Navigating intrusive questions and curiosities surrounding adoption may be challenging for the entire family, but it’s especially challenging for the adoptee. Adoptees need parents and siblings that are willing to partner with and support them in learning how to address and tactfully engage these oftentimes intrusive questions and interests. One of the best ways this can be done is having siblings as allies.
Many adoptees, especially transracial adoptees, often feel pressure and obligation to share their story and talk about their adoption simply because they do not look like their family. This can reinforce preexisting feelings of isolation and disconnection. Adoptees have the right to create boundaries of what they are comfortable sharing about their adoption, and parents and siblings have an obligation to uphold those boundaries as allies.
Families should have conversations about what being an ally looks like to adoptees in their home. This means that adopted children get to set boundaries about what they are comfortable sharing and siblings can learn how to tactfully navigate and respond when people ask questions. It is important to understand that adopted children do not owe others their story and may need help learning how to set and uphold boundaries.
Tips for nurturing siblings as allies:
1.) Establish boundaries. Parents should talk with their adopted children about what feels comfortable to share and what feels off limits when people ask them questions about their adoption. Establish what topics are in and out of bounds and what questions they feel safe answering.
Next, share these predetermined boundaries with any siblings so they can help the adoptee hold them. Adoptees can’t always hold boundaries alone, so they need to know their siblings are in their corner and ready to step in and provide support when needed.
2.) Practice responses. As a family, come up with kind but firm responses on how to steer away from unsafe questions and conversations when they arise. For the adoptee, responses can be as simple as saying, “I’m not comfortable sharing or talking about that,” or “I’d appreciate it if you didn’t ask me questions about my adoption.” When siblings are asked intrusive questions about their adopted sibling, they can shut down a conversation with a response such as, “That’s not my story to share.” Providing your children with language so they can stand up and empower one another is essential and preparing for these conversations ahead of time is paramount.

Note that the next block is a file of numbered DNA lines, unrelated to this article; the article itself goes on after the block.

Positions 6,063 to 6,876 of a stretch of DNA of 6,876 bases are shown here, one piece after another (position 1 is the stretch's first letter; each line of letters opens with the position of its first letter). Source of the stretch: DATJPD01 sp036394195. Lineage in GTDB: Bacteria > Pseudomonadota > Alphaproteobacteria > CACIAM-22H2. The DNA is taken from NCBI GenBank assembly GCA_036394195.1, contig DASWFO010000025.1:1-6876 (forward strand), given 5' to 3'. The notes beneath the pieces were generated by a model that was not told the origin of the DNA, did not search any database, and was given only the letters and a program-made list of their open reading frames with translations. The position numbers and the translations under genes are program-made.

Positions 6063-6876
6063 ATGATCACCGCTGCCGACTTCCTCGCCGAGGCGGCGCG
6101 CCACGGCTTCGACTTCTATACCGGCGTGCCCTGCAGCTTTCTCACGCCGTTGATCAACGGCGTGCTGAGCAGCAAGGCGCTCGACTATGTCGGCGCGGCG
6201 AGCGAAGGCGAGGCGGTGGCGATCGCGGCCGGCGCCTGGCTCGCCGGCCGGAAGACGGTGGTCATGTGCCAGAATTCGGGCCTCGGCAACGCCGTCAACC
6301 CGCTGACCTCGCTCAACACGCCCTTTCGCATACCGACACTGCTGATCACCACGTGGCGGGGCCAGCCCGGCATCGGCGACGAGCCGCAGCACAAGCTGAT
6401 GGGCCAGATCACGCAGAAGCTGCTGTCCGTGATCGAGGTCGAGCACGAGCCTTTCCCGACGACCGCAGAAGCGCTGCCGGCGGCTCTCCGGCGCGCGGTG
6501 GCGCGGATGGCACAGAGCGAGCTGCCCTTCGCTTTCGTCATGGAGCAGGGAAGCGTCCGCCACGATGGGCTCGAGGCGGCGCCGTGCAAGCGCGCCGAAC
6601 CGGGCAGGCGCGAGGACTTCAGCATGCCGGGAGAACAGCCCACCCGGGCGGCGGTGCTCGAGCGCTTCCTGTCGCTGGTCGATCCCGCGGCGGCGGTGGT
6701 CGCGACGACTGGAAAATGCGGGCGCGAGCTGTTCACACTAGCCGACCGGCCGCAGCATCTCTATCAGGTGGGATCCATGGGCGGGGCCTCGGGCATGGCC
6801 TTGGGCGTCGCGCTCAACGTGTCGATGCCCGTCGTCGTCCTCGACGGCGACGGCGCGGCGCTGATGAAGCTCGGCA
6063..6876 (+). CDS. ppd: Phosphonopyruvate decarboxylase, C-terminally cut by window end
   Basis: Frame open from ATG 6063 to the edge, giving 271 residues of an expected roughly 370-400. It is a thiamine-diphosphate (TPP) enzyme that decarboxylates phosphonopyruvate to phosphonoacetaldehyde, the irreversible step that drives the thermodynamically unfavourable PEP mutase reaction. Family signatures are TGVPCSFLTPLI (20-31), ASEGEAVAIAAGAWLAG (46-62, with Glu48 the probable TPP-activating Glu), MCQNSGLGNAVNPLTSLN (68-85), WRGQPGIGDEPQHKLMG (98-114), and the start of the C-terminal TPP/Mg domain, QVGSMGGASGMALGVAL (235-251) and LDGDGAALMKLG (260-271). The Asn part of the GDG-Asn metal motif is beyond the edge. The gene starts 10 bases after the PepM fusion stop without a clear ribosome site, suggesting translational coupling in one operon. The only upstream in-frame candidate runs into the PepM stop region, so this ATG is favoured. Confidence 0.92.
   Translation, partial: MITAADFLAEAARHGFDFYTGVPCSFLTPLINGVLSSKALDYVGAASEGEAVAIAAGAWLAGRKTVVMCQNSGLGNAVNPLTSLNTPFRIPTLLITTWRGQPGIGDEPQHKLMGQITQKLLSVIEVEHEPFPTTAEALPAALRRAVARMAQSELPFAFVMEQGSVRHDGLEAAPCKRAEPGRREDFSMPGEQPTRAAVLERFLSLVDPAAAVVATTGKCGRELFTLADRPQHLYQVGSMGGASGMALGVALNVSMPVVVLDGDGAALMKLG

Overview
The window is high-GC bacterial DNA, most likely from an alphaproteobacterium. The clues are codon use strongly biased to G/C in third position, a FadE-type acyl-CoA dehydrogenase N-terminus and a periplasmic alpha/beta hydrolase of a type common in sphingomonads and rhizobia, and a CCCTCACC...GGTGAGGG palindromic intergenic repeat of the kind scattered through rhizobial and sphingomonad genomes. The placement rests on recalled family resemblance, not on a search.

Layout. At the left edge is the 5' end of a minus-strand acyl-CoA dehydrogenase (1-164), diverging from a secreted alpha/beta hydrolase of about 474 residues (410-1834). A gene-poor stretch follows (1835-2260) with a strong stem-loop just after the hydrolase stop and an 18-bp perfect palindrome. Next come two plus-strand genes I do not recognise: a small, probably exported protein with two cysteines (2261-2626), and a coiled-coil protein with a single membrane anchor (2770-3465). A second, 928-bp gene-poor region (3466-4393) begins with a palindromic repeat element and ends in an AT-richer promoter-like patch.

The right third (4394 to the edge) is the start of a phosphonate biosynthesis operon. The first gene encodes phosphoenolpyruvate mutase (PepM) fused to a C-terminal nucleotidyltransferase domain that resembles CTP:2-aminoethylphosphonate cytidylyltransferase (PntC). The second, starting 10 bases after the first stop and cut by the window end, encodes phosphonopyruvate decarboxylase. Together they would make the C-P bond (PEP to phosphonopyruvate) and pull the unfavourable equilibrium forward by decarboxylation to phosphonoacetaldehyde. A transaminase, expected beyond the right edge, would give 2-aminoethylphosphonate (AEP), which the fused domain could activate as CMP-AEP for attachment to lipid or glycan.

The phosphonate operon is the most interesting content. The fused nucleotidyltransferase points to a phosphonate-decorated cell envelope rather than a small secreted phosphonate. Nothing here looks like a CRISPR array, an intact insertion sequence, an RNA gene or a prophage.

3.) Model it. More is caught than taught. Children are constantly listening and learning, so you can set an example by modeling how to navigate questions about your child’s adoption without oversharing their story and respecting their privacy when you are asked questions in front of your child.
4.) Correct it. Adoptive parents and siblings have the responsibility to correct others that use inappropriate or insensitive language surrounding the topic of adoption. Education should not fall on the adoptee alone, it should be shared with parents and siblings as well.
When siblings and parents are allies, some of the challenges that come with adoption can feel less heavy and hard to navigate for the adoptee. Being adopted can sometimes feel like an isolating experience and setting and upholding boundaries can feel exhausting. Partnering with, supporting, and sharing that burden can make such a difference in how you care for and love adoptees well.
By: Ramya Gruneisen